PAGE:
This movie is the fictional story of computer programming genius Milo Hoffman after graduating from Stanford and getting out into the competitive world of computer software. In his contemplation of where to begin his career, he is contacted by Gary Winston whose character is loosely based on Bill Gates. Winston is the CEO of a company called NURV, and they are on the brink of completing the global communication's system, Synapse. They need Hoffman to help them meet their launch date, so after much thought and with the full support of his girlfriend Alice, he accepts the job. Tragedy soon after strikes and Milo becomes suspicious of the company he has been wrapped up in. He learns that trusting anyone could be a mistake, and that nothing is as it seems.Written by
IP addresses assigned to Winston's satellites are part of the non-routable (to the Internet) 10.x.y.z Class A subnet, indicating a private network. See more »
After Milo returns home from the Justice Department, he goes to the kitchen to make a pot of tea. However, he just holds the teapot near the faucet when he turns on the tap. He doesn't actually add any water to the teapot. See more »
Now I'm going to go out on a limb here because there's a very good chance you're not going to believe a word of what I'm about to tell you.
You'd be surprised what I'd believe about these people.
See more »
At the end of the cast list in the end credits, there is a section entitled "Geeks", much in the same vein as "Stunts". See more »
Deleted scenes featured on DVD edition include:
Gary asks Milo for help solving a problem he is having with the game Diablo II.
Love scenes between Lisa and Milo (which would have explained why Alice was jealous).
Dramatic tension, when done correctly, adds to a movie immeasurably. The long, lonely shot of Cary Grant waiting at the crossroads in "North by Northwest" set up a dramatic isolation. The deep shot of Bruce Willis in the doctor's office in the beginning of "Unbreakable" accomplishes the same thing. If you have an IQ in the double digit range, you will have a sense of dramatic isolation in a screening of "Antitrust"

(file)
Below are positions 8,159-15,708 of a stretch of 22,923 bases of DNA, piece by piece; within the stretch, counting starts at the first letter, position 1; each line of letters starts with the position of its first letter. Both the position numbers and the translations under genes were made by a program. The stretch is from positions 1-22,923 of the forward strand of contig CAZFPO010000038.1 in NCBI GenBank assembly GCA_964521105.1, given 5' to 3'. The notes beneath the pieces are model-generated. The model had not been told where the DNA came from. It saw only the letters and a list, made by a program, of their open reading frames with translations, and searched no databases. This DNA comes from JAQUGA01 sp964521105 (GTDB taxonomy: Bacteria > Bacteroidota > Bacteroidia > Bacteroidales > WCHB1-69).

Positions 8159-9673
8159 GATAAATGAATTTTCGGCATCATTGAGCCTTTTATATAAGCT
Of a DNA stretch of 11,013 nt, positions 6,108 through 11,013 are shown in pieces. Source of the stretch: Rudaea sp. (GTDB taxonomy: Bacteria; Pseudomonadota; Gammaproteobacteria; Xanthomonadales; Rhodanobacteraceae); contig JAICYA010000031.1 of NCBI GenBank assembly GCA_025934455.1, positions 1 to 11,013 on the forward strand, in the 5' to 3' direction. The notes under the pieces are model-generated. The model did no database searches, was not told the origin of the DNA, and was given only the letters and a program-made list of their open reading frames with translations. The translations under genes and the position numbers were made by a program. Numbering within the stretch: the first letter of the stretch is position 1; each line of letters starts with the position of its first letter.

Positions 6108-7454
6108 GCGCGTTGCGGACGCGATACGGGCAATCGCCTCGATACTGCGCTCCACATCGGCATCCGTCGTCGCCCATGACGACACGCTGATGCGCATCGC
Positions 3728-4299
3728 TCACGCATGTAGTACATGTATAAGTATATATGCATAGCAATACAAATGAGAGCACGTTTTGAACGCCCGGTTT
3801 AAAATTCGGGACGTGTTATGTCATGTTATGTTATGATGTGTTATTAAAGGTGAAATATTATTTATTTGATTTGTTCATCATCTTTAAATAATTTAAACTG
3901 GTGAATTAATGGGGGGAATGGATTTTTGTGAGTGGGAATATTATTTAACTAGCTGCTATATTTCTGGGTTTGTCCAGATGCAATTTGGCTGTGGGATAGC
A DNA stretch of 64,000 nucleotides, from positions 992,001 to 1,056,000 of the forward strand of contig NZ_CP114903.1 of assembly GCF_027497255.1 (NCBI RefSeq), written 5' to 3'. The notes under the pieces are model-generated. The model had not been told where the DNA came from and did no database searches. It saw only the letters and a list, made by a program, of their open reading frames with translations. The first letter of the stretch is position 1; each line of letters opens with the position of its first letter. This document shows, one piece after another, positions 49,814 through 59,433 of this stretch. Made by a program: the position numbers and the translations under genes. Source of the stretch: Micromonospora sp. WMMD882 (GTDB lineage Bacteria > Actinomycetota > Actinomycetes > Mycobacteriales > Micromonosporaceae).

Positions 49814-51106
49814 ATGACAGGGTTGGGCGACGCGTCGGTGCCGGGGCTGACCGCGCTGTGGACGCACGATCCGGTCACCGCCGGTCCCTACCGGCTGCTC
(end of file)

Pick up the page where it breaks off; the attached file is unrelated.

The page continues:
The characters do not function as human beings in super-human situations, something that Hitchcock and Shaymalan films understand and use to superb result. Instead these characters serve as simple plot delivery devices...the equivalent of a cinematic Federal Express driver. DING-DONG, "Plot twist's here!"
The characters are bad sketches of good characters from other movies... other movies you'd be better off seeing!
Ryan Phillipe, the protagonist, plods along through this film showing nary an emotion, even though "the plot" gives him every reason to be busting heads like a 6th grader smashing pumpkins on Halloween. And his hidden weakness (hint, it's like Kryptonite on a muffin) is deplorably laughable. Had the character been better developed, we might care that he, for instance, can't eat at McDonalds.
And the rest of the cast is almost interchangable. Whenever there is message to be conveyed or a plot point to be twisted, the screenwriter simply throws another mindless character (that's spelled "c-h-a-r-c-t-e-r", but pronounced "automotan") at it. DING-DONG, "Ma'am, I'm here to deliver comic relief...sign here."
And maybe this is just me, but why doesn't a computer company have better computer security? Phillipe's character (Milo for those scoring at home) can waltz into a computer lab and download the entire company's personnel files, but I can't get my e-mail without entering seven different access codes?
Do yourself a favor, save the money you would have spent on this movie and use it to invest in Microsoft. When the people who saw the movie find out what Microsoft can do with a cool frame and some crappy Sears pictures, they'll be busting down the doors of the local Radio Shack to get the latest Microsoft Magic Eye Masterpiece. You can thank me later.
7 of 13 people found this review helpful.
Was this review helpful to you?
| Report this